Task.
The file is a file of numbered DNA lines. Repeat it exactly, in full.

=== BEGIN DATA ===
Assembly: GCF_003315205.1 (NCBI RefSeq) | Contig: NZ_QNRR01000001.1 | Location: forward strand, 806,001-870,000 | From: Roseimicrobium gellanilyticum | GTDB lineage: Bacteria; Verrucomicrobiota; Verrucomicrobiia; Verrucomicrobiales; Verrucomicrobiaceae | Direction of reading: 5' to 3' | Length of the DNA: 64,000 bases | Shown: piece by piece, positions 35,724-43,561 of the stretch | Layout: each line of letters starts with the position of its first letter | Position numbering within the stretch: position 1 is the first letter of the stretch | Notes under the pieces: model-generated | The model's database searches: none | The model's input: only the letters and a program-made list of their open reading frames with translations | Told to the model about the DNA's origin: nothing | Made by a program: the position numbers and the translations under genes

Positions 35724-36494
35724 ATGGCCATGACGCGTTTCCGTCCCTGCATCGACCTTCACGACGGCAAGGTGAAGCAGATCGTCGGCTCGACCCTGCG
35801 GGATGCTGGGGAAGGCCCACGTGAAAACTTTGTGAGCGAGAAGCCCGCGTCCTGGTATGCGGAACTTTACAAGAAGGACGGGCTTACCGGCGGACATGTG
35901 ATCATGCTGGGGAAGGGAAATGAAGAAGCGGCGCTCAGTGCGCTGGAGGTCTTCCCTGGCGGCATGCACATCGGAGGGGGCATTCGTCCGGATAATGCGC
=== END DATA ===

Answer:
Assembly: GCF_003315205.1 (NCBI RefSeq) | Contig: NZ_QNRR01000001.1 | Location: forward strand, 806,001-870,000 | From: Roseimicrobium gellanilyticum | GTDB lineage: Bacteria; Verrucomicrobiota; Verrucomicrobiia; Verrucomicrobiales; Verrucomicrobiaceae | Direction of reading: 5' to 3' | Length of the DNA: 64,000 bases | Shown: piece by piece, positions 35,724-43,561 of the stretch | Layout: each line of letters starts with the position of its first letter | Position numbering within the stretch: position 1 is the first letter of the stretch | Notes under the pieces: model-generated | The model's database searches: none | The model's input: only the letters and a program-made list of their open reading frames with translations | Told to the model about the DNA's origin: nothing | Made by a program: the position numbers and the translations under genes

Positions 35724-36494
35724 ATGGCCATGACGCGTTTCCGTCCCTGCATCGACCTTCACGACGGCAAGGTGAAGCAGATCGTCGGCTCGACCCTGCG
35801 GGATGCTGGGGAAGGCCCACGTGAAAACTTTGTGAGCGAGAAGCCCGCGTCCTGGTATGCGGAACTTTACAAGAAGGACGGGCTTACCGGCGGACATGTG
35901 ATCATGCTGGGGAAGGGAAATGAAGAAGCGGCGCTCAGTGCGCTGGAGGTCTTCCCTGGCGGCATGCACATCGGAGGGGGCATTCGTCCGGATAATGCGC